Term Paper: Male and Female Serial Killers

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¶ … Serial killers [...] Jeffrey Dahmer, Arthur Shawcross, Randy Craft, Aileen Wuornos, Bobbie Sue Terrell, and Jane Toppan, and explain their behavior from a psychological standpoint. Whether they are male or female, serial killers think alike, and have several elements in common, which will be discussed in this paper. They also meet specific psychiatric profiles, which will also be discussed. Serial killers have several commonalities that set them apart from the rest of the population, and many of them are judged criminally insane.

Jeffrey Dahmer may be the most infamous of all these serial killers. His story is typical of these killers who choose to take numerous lives to fulfill their own warped fantasies or dreams. Dahmer was a gay may who cruised gay bars looking for victims in Milwaukee, Wisconsin. He admitted to killing 17 victims, and many people believe he may have killed more. He was caught because one of his victims escaped and told police what had happened. Dahmer dismembered and cannibalized his victims, and kept photos of them before and after death on the walls of the room where he killed them. Dahmer's methods of killing a disposing of the bodies were very methodical and organized; he even disposed of them in a large vat of acid. So was the way he chronicled each murder. He also tried to keep some of his victims alive, and tried to lobotomize at least one, so he could create the perfect "sex slave" who would be devoted to him.

Dahmer had a fascination with death since he was young, and psychologists believe he killed because he was lonely and rejected by everyone, including his family. Two authors write, "According to British author Brian Masters, Dahmer felt so rejected and was so devoid of satisfying human relationships that he killed for companionship" (Fox, and Levin 58). Dahmer had a troubled childhood, as most all serial killers seem to have. He also had trouble making friends, and had a less than amicable relationship with his family.

Arthur Shawcross also fits the profile of a serial killer. He had raped and killed two children in the past, and when he was released from prison, he began methodically choosing and killing prostitutes in Rochester, New York. He killed thirteen before he was apprehended, and the police caught him because he returned to one of the bodies to mutilate it. He did not use the same method to kill every woman. Some he shot and some he strangled, but he did mutilate all the bodies after he killed them. Like many of the other killers, Shawcross' killing grew more violent as he continued to murder, and he became convinced the police could not catch him, and so, let down his defenses.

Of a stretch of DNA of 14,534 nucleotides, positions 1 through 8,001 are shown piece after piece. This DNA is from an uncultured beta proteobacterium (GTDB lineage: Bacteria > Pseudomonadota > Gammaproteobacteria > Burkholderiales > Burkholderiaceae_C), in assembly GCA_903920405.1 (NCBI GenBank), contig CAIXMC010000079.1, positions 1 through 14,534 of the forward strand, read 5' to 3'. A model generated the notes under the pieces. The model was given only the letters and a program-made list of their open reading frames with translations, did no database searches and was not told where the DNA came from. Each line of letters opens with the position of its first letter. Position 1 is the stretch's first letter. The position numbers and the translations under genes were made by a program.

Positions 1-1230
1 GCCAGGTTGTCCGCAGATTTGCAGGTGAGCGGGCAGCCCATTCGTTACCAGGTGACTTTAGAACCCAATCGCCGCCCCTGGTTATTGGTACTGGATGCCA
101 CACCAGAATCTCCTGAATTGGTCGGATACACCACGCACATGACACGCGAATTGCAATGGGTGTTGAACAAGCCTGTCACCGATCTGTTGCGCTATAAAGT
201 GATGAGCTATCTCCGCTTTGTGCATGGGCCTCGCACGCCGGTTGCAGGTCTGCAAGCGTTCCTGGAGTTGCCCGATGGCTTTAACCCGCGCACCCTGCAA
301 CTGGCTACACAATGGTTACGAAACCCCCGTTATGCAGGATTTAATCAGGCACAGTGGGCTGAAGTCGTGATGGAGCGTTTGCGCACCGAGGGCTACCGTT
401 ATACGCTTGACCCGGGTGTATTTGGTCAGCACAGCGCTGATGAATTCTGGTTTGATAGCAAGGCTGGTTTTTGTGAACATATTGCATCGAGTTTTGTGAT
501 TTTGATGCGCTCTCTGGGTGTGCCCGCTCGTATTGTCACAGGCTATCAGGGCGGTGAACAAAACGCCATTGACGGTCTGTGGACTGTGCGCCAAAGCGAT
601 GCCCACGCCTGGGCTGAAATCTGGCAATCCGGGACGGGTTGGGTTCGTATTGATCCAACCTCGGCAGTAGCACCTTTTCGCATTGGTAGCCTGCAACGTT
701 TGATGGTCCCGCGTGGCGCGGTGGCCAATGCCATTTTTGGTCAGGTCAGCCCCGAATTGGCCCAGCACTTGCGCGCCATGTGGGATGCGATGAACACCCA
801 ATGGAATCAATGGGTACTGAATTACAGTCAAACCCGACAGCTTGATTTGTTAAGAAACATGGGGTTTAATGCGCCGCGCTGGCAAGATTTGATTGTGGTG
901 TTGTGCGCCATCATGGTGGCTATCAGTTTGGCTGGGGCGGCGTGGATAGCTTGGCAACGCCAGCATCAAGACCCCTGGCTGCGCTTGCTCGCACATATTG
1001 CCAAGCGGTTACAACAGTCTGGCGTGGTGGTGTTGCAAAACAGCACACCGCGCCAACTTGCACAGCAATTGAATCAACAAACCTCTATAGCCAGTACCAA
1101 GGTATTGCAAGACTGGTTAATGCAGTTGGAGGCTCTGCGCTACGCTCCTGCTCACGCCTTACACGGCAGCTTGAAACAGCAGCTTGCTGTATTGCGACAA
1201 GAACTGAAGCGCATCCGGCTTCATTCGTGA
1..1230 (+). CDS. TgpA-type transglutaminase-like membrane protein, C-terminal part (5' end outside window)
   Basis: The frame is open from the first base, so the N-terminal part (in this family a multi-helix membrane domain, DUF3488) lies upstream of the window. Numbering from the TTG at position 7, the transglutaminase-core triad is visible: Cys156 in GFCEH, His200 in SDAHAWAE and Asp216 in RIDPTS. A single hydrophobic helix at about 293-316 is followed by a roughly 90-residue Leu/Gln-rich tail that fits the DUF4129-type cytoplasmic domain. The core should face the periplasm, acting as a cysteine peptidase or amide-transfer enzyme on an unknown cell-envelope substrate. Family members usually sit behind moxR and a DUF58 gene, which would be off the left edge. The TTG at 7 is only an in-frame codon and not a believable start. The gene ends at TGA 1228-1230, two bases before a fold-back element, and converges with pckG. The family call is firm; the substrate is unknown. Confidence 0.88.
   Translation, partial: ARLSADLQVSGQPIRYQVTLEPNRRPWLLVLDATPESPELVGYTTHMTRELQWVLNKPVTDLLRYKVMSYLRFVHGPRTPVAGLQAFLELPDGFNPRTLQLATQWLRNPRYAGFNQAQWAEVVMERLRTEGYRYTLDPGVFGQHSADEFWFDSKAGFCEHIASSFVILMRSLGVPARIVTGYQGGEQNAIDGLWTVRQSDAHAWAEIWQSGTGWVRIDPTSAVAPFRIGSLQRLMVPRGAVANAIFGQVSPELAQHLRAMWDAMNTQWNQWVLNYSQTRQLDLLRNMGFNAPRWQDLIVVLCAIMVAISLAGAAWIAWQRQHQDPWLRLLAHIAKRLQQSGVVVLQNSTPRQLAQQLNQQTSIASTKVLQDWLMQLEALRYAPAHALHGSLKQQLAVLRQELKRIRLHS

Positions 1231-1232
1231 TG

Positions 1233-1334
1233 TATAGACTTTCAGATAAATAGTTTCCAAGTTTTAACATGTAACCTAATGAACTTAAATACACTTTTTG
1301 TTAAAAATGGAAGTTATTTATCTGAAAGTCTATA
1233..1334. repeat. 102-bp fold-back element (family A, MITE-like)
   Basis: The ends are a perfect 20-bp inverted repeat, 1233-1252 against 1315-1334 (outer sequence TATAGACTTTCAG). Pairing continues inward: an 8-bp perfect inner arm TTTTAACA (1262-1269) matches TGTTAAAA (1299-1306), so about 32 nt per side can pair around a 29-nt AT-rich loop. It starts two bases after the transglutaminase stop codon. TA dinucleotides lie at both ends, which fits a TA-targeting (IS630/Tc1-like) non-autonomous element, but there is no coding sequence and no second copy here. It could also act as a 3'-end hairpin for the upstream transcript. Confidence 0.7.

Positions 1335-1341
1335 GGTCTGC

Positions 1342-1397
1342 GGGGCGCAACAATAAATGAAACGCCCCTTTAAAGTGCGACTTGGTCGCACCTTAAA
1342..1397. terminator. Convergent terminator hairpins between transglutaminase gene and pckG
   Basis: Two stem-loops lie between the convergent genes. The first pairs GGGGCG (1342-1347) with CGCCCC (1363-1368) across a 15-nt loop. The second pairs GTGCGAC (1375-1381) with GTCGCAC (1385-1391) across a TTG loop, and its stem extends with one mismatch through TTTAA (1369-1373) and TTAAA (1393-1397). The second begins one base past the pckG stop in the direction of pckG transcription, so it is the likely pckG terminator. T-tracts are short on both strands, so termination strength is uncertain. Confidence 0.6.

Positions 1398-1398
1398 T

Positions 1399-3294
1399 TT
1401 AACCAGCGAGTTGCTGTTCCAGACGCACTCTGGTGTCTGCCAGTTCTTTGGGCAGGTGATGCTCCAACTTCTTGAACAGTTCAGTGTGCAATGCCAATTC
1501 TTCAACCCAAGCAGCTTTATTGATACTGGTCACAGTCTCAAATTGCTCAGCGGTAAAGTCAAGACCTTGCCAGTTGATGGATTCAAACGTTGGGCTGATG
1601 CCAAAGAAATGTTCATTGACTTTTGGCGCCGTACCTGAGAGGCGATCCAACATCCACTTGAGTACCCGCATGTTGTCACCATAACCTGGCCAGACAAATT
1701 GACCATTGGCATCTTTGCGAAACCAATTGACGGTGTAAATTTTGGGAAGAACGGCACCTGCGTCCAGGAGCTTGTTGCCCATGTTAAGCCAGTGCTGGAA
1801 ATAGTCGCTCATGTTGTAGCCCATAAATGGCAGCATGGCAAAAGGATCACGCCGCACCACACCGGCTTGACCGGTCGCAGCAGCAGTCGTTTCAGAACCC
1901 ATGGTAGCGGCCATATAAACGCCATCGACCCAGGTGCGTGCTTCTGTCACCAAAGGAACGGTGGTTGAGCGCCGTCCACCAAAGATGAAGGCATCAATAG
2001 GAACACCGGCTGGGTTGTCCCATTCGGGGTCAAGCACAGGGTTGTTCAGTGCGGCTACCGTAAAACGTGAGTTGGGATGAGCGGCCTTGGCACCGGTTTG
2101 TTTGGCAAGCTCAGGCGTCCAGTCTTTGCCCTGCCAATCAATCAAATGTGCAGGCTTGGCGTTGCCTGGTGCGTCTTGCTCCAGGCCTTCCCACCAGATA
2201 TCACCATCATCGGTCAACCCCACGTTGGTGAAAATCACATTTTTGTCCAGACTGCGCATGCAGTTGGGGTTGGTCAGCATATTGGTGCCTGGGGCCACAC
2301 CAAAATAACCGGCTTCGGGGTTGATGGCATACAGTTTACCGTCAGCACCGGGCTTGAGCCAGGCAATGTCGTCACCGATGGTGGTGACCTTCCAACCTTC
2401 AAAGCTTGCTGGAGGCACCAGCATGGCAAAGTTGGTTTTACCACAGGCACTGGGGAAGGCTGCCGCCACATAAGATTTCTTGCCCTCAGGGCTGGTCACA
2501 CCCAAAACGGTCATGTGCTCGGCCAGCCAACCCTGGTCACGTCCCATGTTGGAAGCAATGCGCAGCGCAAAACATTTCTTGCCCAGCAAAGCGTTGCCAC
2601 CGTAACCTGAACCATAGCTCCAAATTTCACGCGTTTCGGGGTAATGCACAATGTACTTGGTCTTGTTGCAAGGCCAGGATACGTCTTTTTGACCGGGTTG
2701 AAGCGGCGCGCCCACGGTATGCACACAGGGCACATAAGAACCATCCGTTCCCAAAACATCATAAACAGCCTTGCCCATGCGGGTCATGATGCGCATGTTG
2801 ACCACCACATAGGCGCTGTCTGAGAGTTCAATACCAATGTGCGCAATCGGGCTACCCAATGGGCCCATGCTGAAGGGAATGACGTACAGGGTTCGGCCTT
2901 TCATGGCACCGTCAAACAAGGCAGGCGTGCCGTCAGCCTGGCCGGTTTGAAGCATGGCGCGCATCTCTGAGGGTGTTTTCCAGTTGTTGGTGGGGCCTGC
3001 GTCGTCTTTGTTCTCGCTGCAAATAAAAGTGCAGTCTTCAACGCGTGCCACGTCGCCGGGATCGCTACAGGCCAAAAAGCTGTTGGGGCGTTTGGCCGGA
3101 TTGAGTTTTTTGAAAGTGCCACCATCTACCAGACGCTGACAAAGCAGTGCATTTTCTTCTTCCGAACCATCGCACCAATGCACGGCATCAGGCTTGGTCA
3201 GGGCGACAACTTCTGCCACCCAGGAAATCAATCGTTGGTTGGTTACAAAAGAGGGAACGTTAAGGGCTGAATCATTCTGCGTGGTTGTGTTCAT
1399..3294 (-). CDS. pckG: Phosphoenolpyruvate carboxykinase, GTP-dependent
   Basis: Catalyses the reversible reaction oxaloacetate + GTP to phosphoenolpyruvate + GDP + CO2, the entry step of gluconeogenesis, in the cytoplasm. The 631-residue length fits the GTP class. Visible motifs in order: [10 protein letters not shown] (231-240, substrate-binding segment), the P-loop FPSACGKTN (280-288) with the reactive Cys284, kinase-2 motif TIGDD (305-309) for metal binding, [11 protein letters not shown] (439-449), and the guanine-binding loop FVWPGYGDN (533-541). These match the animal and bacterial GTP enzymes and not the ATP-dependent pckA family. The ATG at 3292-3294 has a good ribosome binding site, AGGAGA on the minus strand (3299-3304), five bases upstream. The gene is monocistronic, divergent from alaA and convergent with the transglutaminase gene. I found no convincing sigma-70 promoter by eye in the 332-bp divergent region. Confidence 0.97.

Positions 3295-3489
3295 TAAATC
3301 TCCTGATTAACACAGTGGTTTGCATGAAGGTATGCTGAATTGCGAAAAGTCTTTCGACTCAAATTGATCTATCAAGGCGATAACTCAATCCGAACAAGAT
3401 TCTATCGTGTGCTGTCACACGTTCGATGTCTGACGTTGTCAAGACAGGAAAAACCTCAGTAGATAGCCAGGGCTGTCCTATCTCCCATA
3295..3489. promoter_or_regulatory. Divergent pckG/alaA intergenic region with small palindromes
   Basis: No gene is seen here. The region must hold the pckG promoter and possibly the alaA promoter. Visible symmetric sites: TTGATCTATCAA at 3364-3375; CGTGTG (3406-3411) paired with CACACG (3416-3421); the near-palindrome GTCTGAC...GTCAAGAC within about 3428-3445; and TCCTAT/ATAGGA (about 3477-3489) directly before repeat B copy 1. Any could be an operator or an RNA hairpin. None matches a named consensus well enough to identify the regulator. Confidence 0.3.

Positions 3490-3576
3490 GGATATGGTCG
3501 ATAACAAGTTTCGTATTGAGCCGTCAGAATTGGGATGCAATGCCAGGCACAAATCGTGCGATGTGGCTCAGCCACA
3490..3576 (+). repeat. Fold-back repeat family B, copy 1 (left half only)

Shawcross also had a troubled childhood. Psychiatrists believe his mother sexually abused him (which she denied), but many believe he "remembered" the abuse as a way to plead insane for the murders. Another author notes, "As a child he experienced many head traumas, including being hit in the head with a stone, an injury that caused periodic bouts of childhood paralysis" (Giannangelo 62). He was aggressive and had behavioral problems as a child, and left home young to serve in the Army. He also married four times and all of his wives left him because of his violent and erratic behavior.

Randy Kraft's pattern was similar to Dahmer's, in that he murdered young men, many under the age of sexual consent. He is attributed with at least 40 murders, most in California, but in other areas of the country as well. Like Dahmer, he was incredibly brutal. Authors Fox and Levin note, "Kraft was incredibly cruel and vicious, torturing his victims by burning their scrota, nipples, lips, and eyes with an automobile cigarette lighter, slicing deeply into their arms and legs with a knife [...]" (Fox, and Levin 65). He was also extremely methodical in his killings, recording all of his victims' names, and keeping photos of them before and after they died. The authors continue, "Like a ballplayer who keeps the baseball from his first major league hit, Randy Kraft saved the memory of his crimes in gruesome photographs and maintained an up-to-date scorecard of his exploits" (Fox, and Levin 65). Kraft never admitted to the killings, and has never cooperated with police about other murders he is suspected of committing.